When Henry E. Howell won the Democratic nomination for governor of Virginia on June 14, he was also won, it appears, the right to be regarded as the principal spokesman for the state's Democratic Party.
This is not as simple a matter as its seems. Since anyone can vote in a party primary in Virginia, regardless of party affiliation, the winner is not necessarily the choince of the party majority.
Moreover, there are many Virginia Democrats, most of them conservatives, who are willing to resign themselves to the fact that Howell beat moderate conservative Andrew P. Miller and even to promise nominal support for Howell in the general election, but are not willing to concede that Howell's voice is the of the Democratic Party of Virginia.
One source of support for the notion that Howell is the legitimate party spokesman is an election day survey of $1,700 voters conducted by the The Washington Post at 21 precincts throughout the state.
One in four of those voters did not respond to a question about party affilion , but of the rest, six out of ten said they were Democrats and one out of four considered themselves strong Democrats.
Of the Democrats, six out of ten said they voted for Howell. Among strong Democrats, support for Howell was even greater. Two out of three of those who considered themselves faithful party people voted for the former lieutenant governor.
These results must be discounted to some degree because black voters, who were almost unanimously for Howell, were slightly over-represented in the survey's random selection of precincts. Nevertheless, the survey buttresses the vote itself in suggesting that the role of party spokesman should go to Howell over Miller.
That conclusion is especially supported by voter answers to a segment of the questionnaire dealing with the candidates and particular voter issues. When asked whether they thought Howell or Miller would do a better job of keeping down taxes, dealing with utility companies, handling racial matters and providing honest government, the surveyed voters responded decisively in favor of Howell. Even white voters, who the survey showed favored Miller by 55 per cent to 45 per cent, rated Howell as better able to deal with three of the four issues. As to dealing with racial matters, white voters were equally divided between Howell and Miller.
Whites who said they were either Democrats or strong Democrats, however, chose Howell over Miller as being better able to handle all four issues. In addition, the 55-45 Miller majority disappeared among whites when independents and Republican crossover voters were left out of the tally. Among white Democrats surveyed, Howell beat Miller by a narrow 50.549.5 margin.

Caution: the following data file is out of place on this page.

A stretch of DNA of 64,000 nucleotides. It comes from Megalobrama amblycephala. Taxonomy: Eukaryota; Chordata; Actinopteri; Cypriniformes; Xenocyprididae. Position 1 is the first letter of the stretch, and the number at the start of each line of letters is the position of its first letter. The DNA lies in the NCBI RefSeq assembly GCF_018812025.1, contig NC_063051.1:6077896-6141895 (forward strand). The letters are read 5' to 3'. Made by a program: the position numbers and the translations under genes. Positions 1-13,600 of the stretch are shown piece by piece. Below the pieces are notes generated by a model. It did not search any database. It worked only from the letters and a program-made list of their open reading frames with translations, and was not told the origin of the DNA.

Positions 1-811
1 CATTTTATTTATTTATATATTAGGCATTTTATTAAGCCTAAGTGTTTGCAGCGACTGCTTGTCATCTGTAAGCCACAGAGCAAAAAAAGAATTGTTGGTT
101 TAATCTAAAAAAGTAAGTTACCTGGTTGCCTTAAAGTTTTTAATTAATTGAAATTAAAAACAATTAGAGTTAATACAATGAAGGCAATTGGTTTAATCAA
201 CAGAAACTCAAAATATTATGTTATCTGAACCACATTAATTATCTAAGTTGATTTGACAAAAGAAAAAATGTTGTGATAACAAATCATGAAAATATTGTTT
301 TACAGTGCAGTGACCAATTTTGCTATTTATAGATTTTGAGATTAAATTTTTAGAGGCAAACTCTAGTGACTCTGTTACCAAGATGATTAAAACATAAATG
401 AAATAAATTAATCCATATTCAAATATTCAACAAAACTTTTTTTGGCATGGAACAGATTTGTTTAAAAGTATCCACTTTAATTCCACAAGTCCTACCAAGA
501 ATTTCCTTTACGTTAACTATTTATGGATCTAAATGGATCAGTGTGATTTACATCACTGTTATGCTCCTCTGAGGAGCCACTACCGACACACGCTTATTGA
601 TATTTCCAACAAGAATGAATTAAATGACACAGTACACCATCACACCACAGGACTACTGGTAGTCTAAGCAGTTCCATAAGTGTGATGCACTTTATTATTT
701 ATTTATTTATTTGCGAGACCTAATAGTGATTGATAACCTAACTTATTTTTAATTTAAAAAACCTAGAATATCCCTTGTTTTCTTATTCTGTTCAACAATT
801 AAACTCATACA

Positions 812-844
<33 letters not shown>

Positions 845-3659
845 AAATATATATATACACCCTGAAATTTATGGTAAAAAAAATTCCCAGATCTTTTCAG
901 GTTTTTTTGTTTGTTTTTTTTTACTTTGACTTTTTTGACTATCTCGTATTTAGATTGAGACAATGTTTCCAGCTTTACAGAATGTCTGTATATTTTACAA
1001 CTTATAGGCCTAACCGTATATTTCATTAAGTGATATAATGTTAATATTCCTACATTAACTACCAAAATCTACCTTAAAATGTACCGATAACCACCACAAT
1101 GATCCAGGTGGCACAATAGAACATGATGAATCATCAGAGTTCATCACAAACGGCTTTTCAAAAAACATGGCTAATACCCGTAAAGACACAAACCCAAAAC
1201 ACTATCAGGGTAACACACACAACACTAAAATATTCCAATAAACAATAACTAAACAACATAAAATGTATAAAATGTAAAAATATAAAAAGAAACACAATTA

Among all voters, then, there clearly was a significant number who cast ballots for Miller even though they had a higher regard for Howell's stand on selected issues. This result seems to enhance Howell's claim on the role of party policy spokesman.
There are, of course, influential Democrats in Virginia who would object to the concept of a party spokesman.
Del. James M. Thomson (D-Alexandria), the House of Delegates majority leader, presided over a post-primary unity meeting of Democrats in Richmond on June 18 and chastized Republicans for using their primary in Fairfax County to eliminate incumbent Del. James H. Dillard because he appeared to some to be too liberal to represent GOP thought.
"That's the great thing we are here today to pay tribute to," Thomson said. "The Democratic Party is big enough to cover the spectrum of all political thinking."
The Thomson view of the Democratic Party hardly suggests the need for a party spokesman since it does not require a Democrat to believe in anything in particular except his right to take any political position without losing his party identity.
There is nothing about Henry Howell's long career in Virginia politics that suggests he shares the Thomson view that a Democrat can believe in anything.
Howell has spent much of that career trying to change the directions of a singularly conservative and at one time racist Virginia Democratic establishment. Howell perceived a party dominated by the old Byrd organization that was too attentive to business interests and too dedicated to preserving disproportionate political influence for a rural elite.
He wanted instead a Virginia Democratic Party that drew its strength from black voters, urban residents, blue collar workers - especially organized labor - and dissatisfied consumers.
When conservative Virginia Democrats shunned such Democratic presidential candidates as Adlai Stevenson and Hubert Humphrey, Howell stuck with the national ticket. And when Howell ran twice for statewide office as an independent, he said he had not lost his identity as a national Democrat.
In a recent interview with Washington Post editors and reporters, Howell acknowledged that he had been uncompromising in his political battles as a party figure and a legislator. To have compromised with the establishment, he said, would have defated his purpose in politics.
His purpose has been to impose on Virginia Democrats the necessity of making an unequivocal choice between mutually exclusive courses for the party.
Now that he is at last, for the first time in his life, the Democraticnominee for a statewide office, and the highest office at that, it is significant to recognize that he also is the legitimate spokesman for Virginia Democrats.